This idea of gatekeeping makes indie fiction more appealing to some writers. Matt J. Pike, author the Apocalypse series, compared indie fiction to the Adelaide Fringe and traditional publishing to the Adelaide Festival of the Arts. The Adelaide Fringe offers a wide range of different performances where performers can experiment with their craft, compared to the Adelaide Festival, which has a more traditional arts and arts representation. Pike was encouraged to turn to indie publishing because of the long waits on hearing from agents and publishers. This frustration was also felt by Fraser, it would take months to hear from an agent and then even more time for a publisher to respond to a submission. This is what drove her to go indie with her first book, Through the Fig Tree, in 2016. However, aforementioned authors have said there is some hurdles that you will face by going indie. One of these is that you will be doing a lot of the hard work like advertising and hiring artists yourself. The authors have mentioned too that it is best to know or hire a great structural and line editor to help with your project.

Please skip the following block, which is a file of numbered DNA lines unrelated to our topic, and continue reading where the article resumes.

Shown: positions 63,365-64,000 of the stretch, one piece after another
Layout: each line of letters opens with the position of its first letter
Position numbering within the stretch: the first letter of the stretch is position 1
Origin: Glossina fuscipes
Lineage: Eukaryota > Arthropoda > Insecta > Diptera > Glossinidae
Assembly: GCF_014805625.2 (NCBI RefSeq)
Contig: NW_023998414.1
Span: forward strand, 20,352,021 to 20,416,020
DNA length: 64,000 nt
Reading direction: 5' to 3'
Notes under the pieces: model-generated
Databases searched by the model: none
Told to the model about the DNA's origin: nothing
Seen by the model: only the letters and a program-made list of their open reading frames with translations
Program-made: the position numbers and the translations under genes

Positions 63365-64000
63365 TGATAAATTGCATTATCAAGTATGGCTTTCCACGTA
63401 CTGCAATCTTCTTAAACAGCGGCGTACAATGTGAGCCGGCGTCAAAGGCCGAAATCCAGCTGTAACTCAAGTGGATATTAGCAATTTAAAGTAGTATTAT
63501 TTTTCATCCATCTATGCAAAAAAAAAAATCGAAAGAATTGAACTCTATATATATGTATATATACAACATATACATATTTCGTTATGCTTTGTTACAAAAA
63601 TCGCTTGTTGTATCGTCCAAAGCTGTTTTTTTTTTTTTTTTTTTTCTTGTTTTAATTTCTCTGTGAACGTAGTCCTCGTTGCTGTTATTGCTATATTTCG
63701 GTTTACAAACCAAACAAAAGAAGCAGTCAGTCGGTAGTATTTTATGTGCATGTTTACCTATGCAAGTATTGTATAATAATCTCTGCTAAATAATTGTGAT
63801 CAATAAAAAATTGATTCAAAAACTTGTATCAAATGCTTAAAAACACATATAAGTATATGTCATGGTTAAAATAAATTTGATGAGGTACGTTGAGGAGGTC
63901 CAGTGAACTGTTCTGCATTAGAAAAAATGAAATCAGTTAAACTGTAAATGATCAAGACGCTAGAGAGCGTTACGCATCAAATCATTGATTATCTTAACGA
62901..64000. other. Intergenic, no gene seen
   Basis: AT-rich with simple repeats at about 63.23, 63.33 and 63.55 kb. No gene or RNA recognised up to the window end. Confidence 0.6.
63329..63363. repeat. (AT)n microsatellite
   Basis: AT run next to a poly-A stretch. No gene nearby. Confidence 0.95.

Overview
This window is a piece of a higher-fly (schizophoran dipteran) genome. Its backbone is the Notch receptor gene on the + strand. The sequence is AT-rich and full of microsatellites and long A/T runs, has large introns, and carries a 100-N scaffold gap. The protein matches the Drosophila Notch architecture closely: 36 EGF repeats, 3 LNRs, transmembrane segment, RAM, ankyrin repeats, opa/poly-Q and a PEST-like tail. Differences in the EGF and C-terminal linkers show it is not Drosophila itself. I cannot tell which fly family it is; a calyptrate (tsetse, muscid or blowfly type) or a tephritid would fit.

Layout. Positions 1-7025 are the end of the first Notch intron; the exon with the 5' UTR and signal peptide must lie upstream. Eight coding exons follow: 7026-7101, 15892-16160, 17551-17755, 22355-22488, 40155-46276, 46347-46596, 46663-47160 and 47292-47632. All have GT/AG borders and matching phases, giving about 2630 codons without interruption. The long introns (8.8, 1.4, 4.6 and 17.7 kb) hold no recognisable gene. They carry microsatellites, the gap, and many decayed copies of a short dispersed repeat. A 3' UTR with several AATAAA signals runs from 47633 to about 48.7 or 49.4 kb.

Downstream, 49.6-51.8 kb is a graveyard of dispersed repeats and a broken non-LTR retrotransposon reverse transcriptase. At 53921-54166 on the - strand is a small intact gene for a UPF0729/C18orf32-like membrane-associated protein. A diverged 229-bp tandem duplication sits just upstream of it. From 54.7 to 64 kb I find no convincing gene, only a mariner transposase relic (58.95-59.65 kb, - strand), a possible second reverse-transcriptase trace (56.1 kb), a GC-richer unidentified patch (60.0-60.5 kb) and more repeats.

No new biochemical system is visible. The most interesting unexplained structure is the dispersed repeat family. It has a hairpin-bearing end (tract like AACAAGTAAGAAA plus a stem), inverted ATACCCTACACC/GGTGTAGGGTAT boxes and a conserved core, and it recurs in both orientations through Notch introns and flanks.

KE Fraser Panel.jpg

Many indie authors mentioned the local indie community is a major benefit to them. Fraser said the indie community is amazing and they often catch up with each other, be it at Supanova or at dinners. Pike said that there is amazing support from within the community for each other.